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Gloucestershire welcomes the ARRC with formal cathedral service

The people of Gloucestershire have formally welcomed HQ Allied Rapid Reaction Corps (ARRC) at a glittering service in Gloucester Cathedral.

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The cathedral service on Thursday 16 September 2010 marked the formal ‘Welcome to the ARRC’ by Gloucestershire County, as represented by Gloucestershire County Council, Gloucester Cathedral and the Gloucestershire Media Group.

The headquarters of the ARRC Group, which draws staff from 15 member nations, was recently relocated to Imjin Barracks, Innsworth, after many years in Germany.

Over 400 serving personnel and dependants of the ARRC Group, accompanied by Lieutenant General Sir Richard Shirreff, Commander ARRC, were hosted by Gloucestershire dignitaries at a service of welcome at the cathedral.

The service was led by the Dean of Gloucester, The Very Reverend Nicholas Bury, and commenced with a formal procession of flagbearers into the cathedral, bearing the flags of all 15 member nations of the ARRC, from across much of Europe as well as Canada and the USA.

Then, setting the scene for the evening, the Lord-Lieutenant of Gloucestershire addressed the visitors to emphasise the importance of the ARRC Group to the county.

Addressing the packed congregation, Sir Henry Elwes said:

We are honoured to welcome the ARRC Group and their families to Gloucestershire. This is an important day for us - you will add hugely to the fabric of our society.

I can say truthfully that you could not have picked a better city in which to site your new HQ.

However, we are acutely conscious that your work is not all fun - we understand that you play a key role in striving for peace in the world. I can guarantee that we in Gloucester will be right behind you in this cause. We won’t forget your families while you are away in Afghanistan.

On behalf of the whole city, we welcome you to Gloucester and we support you in the difficult tasks that you face. We are proud to have you here.

The service was also an opportunity for Lieutenant General Shirreff to outline the work of the ARRC and to place on record his command’s enormous gratitude for the unstinting support and loyalty shown by the county since he and his colleagues, and their families, arrived in the area earlier this year.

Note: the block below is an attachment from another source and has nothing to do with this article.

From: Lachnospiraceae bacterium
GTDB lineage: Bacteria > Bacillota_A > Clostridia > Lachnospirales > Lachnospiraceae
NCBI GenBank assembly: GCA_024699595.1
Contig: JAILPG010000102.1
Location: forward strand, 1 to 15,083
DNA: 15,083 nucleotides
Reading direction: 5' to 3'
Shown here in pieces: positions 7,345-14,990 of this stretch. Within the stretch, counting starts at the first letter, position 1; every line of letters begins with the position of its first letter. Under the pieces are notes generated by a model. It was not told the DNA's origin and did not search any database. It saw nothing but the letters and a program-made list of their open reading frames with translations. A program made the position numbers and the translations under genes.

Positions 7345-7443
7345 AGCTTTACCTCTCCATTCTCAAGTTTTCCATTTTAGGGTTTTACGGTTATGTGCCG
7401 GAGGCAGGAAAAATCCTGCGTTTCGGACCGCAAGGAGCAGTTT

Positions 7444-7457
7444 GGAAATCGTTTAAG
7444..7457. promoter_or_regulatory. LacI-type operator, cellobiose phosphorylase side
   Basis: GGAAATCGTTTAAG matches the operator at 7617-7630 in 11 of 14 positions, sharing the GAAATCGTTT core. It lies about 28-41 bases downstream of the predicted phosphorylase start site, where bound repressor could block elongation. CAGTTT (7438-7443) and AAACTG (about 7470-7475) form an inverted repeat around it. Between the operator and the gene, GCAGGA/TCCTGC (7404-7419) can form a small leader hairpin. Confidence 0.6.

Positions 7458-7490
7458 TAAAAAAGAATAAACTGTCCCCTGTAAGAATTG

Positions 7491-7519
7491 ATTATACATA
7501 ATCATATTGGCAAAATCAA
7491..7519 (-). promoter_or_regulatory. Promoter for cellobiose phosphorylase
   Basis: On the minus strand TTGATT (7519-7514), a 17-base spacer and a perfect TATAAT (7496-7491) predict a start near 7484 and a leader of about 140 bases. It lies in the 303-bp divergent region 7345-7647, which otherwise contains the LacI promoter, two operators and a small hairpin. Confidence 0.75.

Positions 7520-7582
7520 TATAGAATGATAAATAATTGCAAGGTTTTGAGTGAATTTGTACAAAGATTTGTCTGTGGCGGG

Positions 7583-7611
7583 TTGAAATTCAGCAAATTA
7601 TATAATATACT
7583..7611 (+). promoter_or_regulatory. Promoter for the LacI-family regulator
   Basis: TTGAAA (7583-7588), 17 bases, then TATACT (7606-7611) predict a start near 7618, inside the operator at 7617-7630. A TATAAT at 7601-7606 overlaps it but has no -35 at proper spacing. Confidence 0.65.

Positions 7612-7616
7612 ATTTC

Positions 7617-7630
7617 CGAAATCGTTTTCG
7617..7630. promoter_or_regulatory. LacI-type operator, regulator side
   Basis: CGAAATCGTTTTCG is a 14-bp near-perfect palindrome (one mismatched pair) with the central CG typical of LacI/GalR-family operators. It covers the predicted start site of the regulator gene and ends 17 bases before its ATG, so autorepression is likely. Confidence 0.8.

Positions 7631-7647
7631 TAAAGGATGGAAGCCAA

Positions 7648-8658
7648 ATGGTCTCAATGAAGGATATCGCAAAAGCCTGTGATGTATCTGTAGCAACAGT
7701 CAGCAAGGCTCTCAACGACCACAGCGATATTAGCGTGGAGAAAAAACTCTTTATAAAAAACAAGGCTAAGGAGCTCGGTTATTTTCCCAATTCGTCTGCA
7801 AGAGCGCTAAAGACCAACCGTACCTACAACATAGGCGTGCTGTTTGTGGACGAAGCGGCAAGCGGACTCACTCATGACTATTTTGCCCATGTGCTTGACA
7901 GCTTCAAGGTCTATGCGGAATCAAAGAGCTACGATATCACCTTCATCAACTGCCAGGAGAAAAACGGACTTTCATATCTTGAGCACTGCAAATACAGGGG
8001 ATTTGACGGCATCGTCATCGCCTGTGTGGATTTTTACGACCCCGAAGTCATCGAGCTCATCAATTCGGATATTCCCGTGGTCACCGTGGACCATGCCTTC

Lieutenant General Shirreff said:

I thank you most profoundly for your kind words and for the honour of being welcomed formally to Gloucester and Gloucestershire.

Our presence here tonight is a symbol not only of your hospitality and willingness to accept us, but also of our determination to contribute as much possible to the community that we have been welcomed into so warmly.

The bulk of the headquarters staff will be in Afghanistan next year - a year is a long time and we need your support. We can never be certain what the future holds, but it is a fair assumption that we will be based in Gloucestershire for a long time to come.

So tonight symbolises the beginning of a strong and lasting relationship between the ARRC and the people of Gloucestershire.

Numerous serving and family members of the ARRC, drawn from the UK and several of the partner nations, also contributed to the service; these included the Reverend Paul Wright, Chaplain to HQ ARRC, Mrs Diane Read and Master Philip M Anderson, both from the USA, Lieutenant Colonel Pier Verdecchia from Italy, Miss Anja Fussholler from Germany, and Lance Corporal Sarah Komen from the UK.

Summing up the significance of the ARRC’s arrival in Gloucestershire, the Leader of Gloucestershire County Council, Councillor Mark Hawthorne, stressed just what the ARRC’s presence in the county means to the local community.

He said:

This is an important event to welcome families from 15 nations to Gloucestershire. We are privileged to have ARRC, the NATO Allied Rapid Reaction Corps, locating to the county.

After months of working hard to ensure things run smoothly, it’s great to finally meet the families. We wanted to give them a great Gloucestershire welcome and I hope that they settle quickly and smoothly into county life.

Published 21 September 2010